JAPAN – A Japanese volcano erupted on Saturday, spewing ash and small rocks into the air and leaving seven people unconscious, eight seriously injured and more than 250 stranded on the mountain, officials and media said. A thick, rolling, grey cloud of ash rose into the sky above Mount Ontake close to where TV footage showed hikers taking pictures. Trekkers and residents were warned of falling rock and ash within a radius of four km (two and a half miles). “It was like thunder,” a woman told broadcaster NHK of the first eruption at the volcano in seven years. “I heard boom, boom, then everything went dark.” The Meteorological Agency said the volcano, which straddles Nagano and Gifu prefectures 200 km (125 miles) west of Tokyo, erupted just before midday and sent ash pouring down the mountain’s south slope for more than three km (two miles). There was no sign of lava from the TV footage.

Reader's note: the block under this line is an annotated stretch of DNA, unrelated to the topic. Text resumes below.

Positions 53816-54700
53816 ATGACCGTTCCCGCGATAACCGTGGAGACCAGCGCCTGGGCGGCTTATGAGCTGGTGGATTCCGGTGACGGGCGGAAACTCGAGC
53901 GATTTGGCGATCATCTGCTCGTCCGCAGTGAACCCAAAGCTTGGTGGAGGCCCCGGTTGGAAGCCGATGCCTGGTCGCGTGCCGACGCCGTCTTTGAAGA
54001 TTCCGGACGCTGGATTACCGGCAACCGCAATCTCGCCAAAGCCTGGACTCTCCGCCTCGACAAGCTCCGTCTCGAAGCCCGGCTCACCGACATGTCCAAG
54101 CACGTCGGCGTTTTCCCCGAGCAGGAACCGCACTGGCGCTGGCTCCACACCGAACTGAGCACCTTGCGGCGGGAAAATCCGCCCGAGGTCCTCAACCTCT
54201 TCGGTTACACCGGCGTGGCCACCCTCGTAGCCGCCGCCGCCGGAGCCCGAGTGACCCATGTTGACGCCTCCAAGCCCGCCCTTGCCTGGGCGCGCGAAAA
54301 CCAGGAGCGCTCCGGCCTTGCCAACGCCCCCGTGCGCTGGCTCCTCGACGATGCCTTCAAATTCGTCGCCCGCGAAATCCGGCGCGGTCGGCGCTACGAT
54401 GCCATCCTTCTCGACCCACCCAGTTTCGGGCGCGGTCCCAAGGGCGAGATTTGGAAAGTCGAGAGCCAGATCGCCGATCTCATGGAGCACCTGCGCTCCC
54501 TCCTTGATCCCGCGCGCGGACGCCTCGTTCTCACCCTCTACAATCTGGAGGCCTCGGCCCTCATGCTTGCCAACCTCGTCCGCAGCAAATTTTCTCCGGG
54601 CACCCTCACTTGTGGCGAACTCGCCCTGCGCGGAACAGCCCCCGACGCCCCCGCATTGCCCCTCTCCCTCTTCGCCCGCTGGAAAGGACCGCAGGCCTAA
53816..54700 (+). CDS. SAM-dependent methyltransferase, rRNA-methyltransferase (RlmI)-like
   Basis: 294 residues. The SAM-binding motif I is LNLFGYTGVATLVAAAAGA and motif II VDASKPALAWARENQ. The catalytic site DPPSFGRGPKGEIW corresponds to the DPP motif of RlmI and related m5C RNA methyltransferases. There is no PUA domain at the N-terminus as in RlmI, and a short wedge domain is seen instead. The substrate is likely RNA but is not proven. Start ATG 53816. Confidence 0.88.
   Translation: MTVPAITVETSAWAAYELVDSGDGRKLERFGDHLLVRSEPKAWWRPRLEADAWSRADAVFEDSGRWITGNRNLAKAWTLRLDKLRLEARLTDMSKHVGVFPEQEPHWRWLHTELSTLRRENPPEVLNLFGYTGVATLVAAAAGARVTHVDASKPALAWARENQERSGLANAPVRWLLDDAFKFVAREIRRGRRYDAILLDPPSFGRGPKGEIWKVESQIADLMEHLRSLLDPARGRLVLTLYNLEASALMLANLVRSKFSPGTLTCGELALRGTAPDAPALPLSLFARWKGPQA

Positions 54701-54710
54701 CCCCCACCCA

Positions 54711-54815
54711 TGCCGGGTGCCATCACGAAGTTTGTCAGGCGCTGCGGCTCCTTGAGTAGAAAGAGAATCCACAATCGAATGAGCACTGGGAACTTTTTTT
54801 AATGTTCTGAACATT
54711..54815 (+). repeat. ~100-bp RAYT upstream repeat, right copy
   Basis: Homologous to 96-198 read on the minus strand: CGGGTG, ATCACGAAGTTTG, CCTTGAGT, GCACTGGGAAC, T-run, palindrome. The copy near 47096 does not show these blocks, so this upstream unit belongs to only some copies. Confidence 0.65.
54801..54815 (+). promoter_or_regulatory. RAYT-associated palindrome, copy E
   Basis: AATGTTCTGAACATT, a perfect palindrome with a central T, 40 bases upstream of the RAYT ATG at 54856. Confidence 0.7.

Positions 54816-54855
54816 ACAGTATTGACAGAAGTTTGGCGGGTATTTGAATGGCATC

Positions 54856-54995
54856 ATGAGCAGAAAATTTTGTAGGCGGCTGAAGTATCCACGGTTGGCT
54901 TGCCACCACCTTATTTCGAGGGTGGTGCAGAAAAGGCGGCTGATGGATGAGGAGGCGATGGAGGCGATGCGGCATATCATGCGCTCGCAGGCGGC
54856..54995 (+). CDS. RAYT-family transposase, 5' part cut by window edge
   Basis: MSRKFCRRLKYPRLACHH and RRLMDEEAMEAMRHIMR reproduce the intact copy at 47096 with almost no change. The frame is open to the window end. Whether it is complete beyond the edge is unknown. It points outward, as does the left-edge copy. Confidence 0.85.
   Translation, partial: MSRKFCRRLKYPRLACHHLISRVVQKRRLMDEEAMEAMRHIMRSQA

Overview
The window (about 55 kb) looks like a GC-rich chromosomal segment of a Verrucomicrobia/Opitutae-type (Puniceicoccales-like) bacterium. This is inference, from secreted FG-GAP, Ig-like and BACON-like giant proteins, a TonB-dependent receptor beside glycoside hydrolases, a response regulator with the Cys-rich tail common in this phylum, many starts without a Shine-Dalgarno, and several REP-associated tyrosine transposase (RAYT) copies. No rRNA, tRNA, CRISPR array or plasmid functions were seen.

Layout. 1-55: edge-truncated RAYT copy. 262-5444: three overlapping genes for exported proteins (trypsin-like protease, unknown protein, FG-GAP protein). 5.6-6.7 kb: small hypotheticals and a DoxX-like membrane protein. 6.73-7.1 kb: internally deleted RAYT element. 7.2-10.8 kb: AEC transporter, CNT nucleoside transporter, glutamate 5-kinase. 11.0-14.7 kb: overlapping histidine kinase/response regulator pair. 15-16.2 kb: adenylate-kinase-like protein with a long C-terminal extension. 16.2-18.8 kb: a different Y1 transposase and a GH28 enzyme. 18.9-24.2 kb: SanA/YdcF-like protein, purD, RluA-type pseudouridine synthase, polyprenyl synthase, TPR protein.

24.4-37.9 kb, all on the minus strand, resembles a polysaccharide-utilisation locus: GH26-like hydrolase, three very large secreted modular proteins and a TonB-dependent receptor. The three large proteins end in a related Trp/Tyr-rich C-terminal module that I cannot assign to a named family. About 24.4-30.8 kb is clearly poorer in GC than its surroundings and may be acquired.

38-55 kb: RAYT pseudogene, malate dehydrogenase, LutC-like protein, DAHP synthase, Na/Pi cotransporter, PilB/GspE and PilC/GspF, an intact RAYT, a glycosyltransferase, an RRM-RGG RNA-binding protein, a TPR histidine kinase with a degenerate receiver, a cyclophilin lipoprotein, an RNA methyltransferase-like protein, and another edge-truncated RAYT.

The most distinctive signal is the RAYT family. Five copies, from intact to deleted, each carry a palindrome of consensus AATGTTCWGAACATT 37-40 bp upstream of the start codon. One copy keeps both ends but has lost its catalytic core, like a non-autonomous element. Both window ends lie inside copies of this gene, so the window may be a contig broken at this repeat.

A thick, rolling, grey cloud of ash rose into the sky above Mount Ontake close to where TV footage showed hikers taking pictures. The eruption forced aircraft to divert their routes, but officials at Tokyo’s Haneda airport and Japan Airlines said there were no disruptions to flights in and out of Tokyo. NHK quoted a Nagano prefectural official as telling a government meeting that seven people were unconscious and eight people were seriously wounded. Police said more than 250 hikers were stranded on the mountain, which is 3,067 meters high and last erupted in 2007. Prime Minister Shinzo Abe, who returned from the United States on Saturday, said he had issued instructions to mobilize the military to help in the rescue effort. “Nearly 200 people are in the process of descending the mountain, but we are still trying to figure out details. I instructed to do all we can to rescue the people affected and secure the safety of the trekkers,” Abe told reporters. Nagano police sent a team of 80 to the mountain to assist the climbers who were making their way down, while Kiso Prefectural Hospital, near the mountain, said it had dispatched a medical emergency team. “We expect a lot of injured people so we are now getting ready for their arrival,” said an official at the hospital. EP
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